Integrate delegation into what you already do.
Make delegation part of your process when you work with team members to create goals and development plans. Discuss with team members which types of projects and tasks they want and need to take on to grow professionally. Review development plans on a regular basis.
Ask others to hold you accountable.
Build in mutual accountability. Hold team members accountable for doing the work, and hold yourself accountable (with their help) for letting them do the work. Let others know you are working on delegating skills and ask them for feedback if they think you missed an opportunity to delegate.
Really let go.
Avoid micromanaging, but at the same time don’t be too hands-off. Let the team member lead and take responsibility. Allow them to make and learn from mistakes. This establishes trust and encourages a culture of learning.
Learn from experience
Once you start delegating more, pay attention to the results and learn from your successes and mistakes. Ask yourself questions such as: Can I delegate more complex tasks? Do I need to monitor progress more closely? Am I giving the right amount of feedback to this team member?
The “Working Manager”
A lot of times we hear about the challenges of being a “working manager”—of knowing how to balance delegating with doing. When thinking about delegating and doing, you don’t have to always have an “either-or” mindset. Sometimes it is appropriate to “do” and work alongside team members–it gives you an opportunity to identify strengths and learning gaps, to give on-the-spot feedback, to see if systems or processes are working or need improving, or to build alignment between the team’s work and organization’s mission or vision. Or perhaps you are providing training or sharing expertise. In stressful times, you may need to work alongside staff to build or maintain morale, or simply to get the work done! There are many times it may be appropriate to be a “doer” instead of delegating. In these times, keep in mind the concept of purposeful involvement. Don’t just jump in and take over the work. Make sure if you are going to be involved, that there’s another objective being achieved—maintaining morale, giving training or feedback, seeking to improve systems or processes, or creating alignment between the team’s work and the bigger picture.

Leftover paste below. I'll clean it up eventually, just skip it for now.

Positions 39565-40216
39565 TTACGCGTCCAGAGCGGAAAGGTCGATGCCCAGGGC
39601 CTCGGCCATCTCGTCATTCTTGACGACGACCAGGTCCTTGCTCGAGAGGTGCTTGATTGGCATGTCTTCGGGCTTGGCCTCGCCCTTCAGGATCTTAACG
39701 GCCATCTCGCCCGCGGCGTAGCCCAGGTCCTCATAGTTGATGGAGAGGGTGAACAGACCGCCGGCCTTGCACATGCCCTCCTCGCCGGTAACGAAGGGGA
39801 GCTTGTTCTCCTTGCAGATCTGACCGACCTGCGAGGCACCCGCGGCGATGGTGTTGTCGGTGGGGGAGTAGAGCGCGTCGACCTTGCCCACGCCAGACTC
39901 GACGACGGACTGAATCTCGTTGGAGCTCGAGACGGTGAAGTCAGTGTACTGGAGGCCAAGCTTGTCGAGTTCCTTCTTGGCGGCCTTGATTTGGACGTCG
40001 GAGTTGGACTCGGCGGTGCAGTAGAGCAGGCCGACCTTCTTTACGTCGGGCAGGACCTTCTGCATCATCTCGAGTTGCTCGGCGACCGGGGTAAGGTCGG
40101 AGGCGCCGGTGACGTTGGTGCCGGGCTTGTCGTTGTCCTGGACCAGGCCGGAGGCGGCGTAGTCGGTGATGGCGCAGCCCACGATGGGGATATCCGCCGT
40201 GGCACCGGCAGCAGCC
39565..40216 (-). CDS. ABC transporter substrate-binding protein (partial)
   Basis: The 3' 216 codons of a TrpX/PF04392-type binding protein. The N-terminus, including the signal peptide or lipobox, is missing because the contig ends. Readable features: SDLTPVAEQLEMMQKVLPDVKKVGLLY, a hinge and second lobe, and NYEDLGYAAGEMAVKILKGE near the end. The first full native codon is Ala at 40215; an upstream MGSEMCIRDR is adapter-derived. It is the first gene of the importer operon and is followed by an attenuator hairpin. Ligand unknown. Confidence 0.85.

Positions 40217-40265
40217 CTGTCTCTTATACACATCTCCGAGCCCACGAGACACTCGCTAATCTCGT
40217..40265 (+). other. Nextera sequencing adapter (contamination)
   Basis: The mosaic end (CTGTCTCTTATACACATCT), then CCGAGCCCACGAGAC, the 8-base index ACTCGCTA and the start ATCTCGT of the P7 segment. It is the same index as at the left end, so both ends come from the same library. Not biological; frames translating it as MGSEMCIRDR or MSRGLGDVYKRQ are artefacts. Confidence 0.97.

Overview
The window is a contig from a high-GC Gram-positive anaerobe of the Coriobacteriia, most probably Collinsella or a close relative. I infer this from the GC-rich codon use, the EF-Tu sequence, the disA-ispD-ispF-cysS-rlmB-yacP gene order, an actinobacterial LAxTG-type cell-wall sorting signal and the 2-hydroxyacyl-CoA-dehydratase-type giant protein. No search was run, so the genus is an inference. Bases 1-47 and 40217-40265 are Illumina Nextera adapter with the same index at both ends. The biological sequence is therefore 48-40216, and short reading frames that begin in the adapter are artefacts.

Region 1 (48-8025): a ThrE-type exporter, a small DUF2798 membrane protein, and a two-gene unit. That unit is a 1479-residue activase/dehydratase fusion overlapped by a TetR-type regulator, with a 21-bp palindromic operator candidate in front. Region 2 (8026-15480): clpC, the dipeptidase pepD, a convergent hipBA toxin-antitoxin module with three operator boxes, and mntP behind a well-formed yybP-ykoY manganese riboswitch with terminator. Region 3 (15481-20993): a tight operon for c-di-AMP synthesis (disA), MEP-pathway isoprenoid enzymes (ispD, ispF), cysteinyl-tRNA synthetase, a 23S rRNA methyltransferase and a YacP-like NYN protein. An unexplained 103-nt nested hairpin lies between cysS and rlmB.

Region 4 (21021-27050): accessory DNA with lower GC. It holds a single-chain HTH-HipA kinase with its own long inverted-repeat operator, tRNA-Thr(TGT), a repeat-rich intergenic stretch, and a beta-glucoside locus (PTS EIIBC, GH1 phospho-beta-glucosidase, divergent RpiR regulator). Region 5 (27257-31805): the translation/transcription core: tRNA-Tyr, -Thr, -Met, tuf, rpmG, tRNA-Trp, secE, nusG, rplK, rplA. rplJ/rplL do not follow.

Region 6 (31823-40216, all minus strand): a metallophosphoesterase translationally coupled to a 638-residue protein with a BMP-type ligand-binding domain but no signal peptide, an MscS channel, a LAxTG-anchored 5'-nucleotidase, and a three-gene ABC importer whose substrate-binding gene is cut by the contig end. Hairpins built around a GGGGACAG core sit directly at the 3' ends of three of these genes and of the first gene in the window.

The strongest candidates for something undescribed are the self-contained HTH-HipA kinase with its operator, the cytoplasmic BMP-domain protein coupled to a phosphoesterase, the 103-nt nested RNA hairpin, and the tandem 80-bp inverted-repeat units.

Delegation Action Plan
Use a chart like the following to create an action plan:
|Follow-up Notes (frequency, how, etc.)
What will you delegate?
To whom will you delegate the task/assignment/project?
Determine who to delegate the task to—based on skill/experience level and motivation level
Area of strength for that person? Skill they are interested in developing?
What are potential challenges/concerns?
What will you follow-up look like?
How often will you follow-up?
How will you follow-up (email, face-to-face meeting, phone conversation, etc.)
*This article is based on content in the “Delegation Skills” course offered by UVA Human Resources, Talent Development. The original course was developed by Patty Marbury.